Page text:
Housing for Prevention: Caroline LaPorte and Gwendolyn Packard in conversation with Melissa Brings Them
This guide draws from research, reporting, and the lived experiences of survivors to explore the connections between sexual violence and disasters, the inequities that shape them both, the lessons to be learned from the resilience of survivors and their communities, and opportunities for all of us to prevent sexual violence before, during, and after disasters.
A safe place to live is a human right for all. However, societal inequities prevent equal access to affordable, safe, and stable housing.
The past two decades have witnessed a surge in the creation of online travel communities. With that, new worries and concerns about safety have arisen- specifically for women, trans folks, LGBTQIA+, Black, Muslim and other marginalized and historically oppressed communities.
Human trafficking, at its most basic level, is the exploitation of a person’s vulnerability to gain something of value. When we look at marginalized communities, vulnerabilities increase exponentially.
These sessions provide attendees with a foundational understanding of the U.S. Department of Housing and Urban Development (HUD) Continuums of Care (CoC) and a practical understanding of the coordinated entry process. Information includes ways communities can design coordinated entry access points, trauma informed assessment and prioritization approaches, and data safety considerations.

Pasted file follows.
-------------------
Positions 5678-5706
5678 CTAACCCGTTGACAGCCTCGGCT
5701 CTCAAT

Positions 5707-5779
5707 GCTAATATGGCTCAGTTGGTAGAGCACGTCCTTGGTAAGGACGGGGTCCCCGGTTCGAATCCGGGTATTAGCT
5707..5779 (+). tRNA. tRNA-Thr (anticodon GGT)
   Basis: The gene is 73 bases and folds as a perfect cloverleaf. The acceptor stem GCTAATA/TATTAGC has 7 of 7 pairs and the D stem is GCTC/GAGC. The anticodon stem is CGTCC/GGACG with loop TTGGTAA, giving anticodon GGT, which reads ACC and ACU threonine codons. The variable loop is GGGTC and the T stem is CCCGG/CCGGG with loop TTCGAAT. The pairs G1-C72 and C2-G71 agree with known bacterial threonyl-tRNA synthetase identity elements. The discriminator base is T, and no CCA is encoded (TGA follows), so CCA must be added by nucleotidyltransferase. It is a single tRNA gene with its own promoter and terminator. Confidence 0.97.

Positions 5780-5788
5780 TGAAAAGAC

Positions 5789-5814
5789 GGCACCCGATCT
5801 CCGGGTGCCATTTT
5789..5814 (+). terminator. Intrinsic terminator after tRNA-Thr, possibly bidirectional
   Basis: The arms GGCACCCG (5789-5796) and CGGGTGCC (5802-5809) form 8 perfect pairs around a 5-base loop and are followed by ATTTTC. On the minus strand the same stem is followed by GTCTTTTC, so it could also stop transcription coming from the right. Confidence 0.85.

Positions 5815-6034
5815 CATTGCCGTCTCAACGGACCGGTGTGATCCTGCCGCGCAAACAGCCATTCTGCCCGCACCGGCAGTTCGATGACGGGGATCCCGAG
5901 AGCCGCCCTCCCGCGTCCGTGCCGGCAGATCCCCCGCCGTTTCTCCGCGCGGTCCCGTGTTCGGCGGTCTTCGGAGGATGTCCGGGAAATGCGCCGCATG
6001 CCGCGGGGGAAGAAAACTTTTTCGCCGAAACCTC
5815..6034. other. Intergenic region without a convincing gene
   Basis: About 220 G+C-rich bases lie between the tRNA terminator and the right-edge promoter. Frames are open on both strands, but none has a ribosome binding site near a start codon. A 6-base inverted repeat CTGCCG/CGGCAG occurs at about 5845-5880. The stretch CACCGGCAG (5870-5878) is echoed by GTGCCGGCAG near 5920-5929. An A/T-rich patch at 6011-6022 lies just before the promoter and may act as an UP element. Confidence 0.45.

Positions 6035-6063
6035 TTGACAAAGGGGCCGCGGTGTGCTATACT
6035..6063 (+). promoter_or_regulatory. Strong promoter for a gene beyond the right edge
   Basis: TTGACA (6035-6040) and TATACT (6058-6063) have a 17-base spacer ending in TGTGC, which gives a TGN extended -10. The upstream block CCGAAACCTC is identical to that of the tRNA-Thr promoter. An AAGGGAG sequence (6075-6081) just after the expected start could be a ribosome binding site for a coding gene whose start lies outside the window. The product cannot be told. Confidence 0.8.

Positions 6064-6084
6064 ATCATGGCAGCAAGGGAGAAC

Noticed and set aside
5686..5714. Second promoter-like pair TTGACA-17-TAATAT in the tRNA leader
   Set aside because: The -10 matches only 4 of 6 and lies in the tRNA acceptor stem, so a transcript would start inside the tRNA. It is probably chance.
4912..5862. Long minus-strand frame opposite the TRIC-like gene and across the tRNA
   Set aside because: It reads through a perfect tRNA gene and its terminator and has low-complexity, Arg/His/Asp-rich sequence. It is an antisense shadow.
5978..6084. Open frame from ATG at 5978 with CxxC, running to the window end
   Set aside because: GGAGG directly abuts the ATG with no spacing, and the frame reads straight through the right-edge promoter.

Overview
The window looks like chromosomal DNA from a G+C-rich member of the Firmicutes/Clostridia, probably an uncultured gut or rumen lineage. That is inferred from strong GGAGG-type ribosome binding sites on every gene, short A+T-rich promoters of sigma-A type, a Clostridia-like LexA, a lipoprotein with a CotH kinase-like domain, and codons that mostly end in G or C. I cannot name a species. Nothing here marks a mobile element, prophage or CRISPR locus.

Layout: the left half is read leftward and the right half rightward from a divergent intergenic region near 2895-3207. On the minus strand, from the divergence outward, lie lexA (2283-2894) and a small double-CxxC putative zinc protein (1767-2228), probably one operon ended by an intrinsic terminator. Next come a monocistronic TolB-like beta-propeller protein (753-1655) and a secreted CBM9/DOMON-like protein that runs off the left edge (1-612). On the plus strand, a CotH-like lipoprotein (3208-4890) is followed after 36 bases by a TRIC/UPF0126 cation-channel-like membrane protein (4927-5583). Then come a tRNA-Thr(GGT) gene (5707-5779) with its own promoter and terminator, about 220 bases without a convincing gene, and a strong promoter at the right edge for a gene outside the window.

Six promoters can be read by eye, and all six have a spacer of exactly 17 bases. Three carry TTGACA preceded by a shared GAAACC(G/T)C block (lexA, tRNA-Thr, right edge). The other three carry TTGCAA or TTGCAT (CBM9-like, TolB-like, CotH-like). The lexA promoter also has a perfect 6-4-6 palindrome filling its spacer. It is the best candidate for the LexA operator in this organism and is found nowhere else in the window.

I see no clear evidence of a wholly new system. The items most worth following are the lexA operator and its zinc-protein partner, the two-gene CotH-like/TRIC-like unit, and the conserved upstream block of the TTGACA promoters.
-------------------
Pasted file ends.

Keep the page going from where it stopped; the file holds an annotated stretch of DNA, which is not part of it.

Sexual Assault, Housing and HUD Funding: A Webinar for State and Territory Sexual Assault Coalitions
Sexual assault, abuse, and harassment can be risk factors for homelessness, and homelessness is a risk factor for experiencing rape or sexual assault. Both sexual violence and homelessness are the result of historical and structural oppression, with Black individuals, other people of color, and Indigenous individuals experiencing both homelessness and sexual violence at much higher rates. This webinar will dig into how sexual violence coalitions could use Housing and Urban Development (HUD) funding to benefit sexual violence survivors.
Leaving is not easy. On average, it takes a victim seven times to leave before staying away for good. Exiting the relationship is most unsafe time for a victim. As the abuser senses that they’re losing power, they will often act in dangerous ways to regain control over their victim.